Due to the diversity and complexity of insurance products, it is natural for customers to enquire about the finer details of their policies. In fact, even agents and the various stakeholders in distribution need their questions clarified. Put together, the volume of these queries can be massive for an insurance provider to handle, even with the help of large contact centres housing hundreds of customer service employees.   

 

Conversational AI solutions can automate at least the most repetitive and frequently asked questions among these. By providing a first level of support, these systems enable the support teams to focus on more important tasks that are value-adding to the customer and revenue-generating for the provider.   

automate chatbot queries
agent servicing bots

Education and awareness for agents servicing 

Agents are often the go-to resource for customers and policy holders to seek clarification about their products. And yet, often these agents themselves find it challenging to keep up with the details of the products they need to sell. The specifications of insurance policies, their pricing and premiums, coverage clauses, term limits, renewal processes and other finer details can change over time.  

 

To make matters more complicated, agents are also inundated with communications from providers on various aspects including promotions, monthly offers and discounts, announcements and more. They may simultaneously have to monitor their portals for notifications and more formal transactions, email dashboards for important communications as well.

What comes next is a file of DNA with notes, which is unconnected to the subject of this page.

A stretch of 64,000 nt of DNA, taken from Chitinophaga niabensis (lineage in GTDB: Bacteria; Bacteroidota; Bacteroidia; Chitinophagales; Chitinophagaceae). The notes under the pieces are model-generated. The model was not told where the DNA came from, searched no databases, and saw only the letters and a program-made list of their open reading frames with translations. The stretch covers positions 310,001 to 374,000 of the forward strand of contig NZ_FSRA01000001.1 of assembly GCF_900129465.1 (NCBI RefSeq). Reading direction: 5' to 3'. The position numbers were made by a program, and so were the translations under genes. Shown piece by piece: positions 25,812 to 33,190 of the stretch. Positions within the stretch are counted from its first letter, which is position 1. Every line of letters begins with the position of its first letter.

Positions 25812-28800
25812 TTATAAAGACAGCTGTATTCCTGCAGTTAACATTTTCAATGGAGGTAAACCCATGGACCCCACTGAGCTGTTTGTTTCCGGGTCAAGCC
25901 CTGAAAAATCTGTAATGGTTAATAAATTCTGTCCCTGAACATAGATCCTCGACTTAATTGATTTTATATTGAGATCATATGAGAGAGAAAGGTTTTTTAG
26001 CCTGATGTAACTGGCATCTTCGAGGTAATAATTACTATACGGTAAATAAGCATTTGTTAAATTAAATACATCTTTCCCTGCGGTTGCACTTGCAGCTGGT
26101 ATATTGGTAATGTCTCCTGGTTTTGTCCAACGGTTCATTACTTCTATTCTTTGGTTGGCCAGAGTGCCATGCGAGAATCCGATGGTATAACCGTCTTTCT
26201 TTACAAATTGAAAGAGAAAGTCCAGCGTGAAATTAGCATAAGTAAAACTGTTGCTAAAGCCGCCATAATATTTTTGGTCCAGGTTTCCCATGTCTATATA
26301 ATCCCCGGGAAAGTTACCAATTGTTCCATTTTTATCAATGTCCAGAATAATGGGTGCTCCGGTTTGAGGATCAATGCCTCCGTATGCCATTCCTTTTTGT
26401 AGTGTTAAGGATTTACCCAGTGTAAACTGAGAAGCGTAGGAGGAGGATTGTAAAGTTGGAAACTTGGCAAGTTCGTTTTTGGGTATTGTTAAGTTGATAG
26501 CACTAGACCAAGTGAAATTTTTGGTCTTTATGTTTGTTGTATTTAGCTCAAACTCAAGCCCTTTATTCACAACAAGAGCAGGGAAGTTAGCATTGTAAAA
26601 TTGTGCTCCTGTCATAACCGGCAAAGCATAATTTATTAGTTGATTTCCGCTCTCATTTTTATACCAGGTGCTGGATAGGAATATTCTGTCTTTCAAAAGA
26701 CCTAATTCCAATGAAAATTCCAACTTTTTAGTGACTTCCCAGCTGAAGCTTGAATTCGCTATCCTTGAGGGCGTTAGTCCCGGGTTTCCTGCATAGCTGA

In such an information-heavy environment, it becomes challenging for agents to find the info they are looking for at a moment’s notice when interacting with customers. This could potentially affect their relationships with policy holders. Conversational AI solutions can help these agents access the info they need at their fingertips through simple queries via a conversational interface.  

 

Self-servicing for Policy Holders  

Insurance providers can also use conversational AI solutions to go directly to the customer. Through an intelligent chatbot embedded on company website or in an app, the policy holder can go through the entire insurance purchase journey themselves.  

 

This works most effectively for simpler types products where the features tend to be similar and easier to compare without the end user needing to possess much domain knowledge. Travel insurance, motor insurance and mutual funds are some such products where giving policy holders the option of self-servicing can be extremely beneficial 

 

For example, they can explore the various products available, compare prices and premiums, identify the best fit based on their profile and continue to purchase, all by asking questions of the bot. For these types of simpler products, insurance firms are finding it more beneficial to enable the end user with self-service options rather than owning a relationship through agents and brokers.  

insurance self servicing
insurance call centre

Boosting Call Centre Operations Efficiency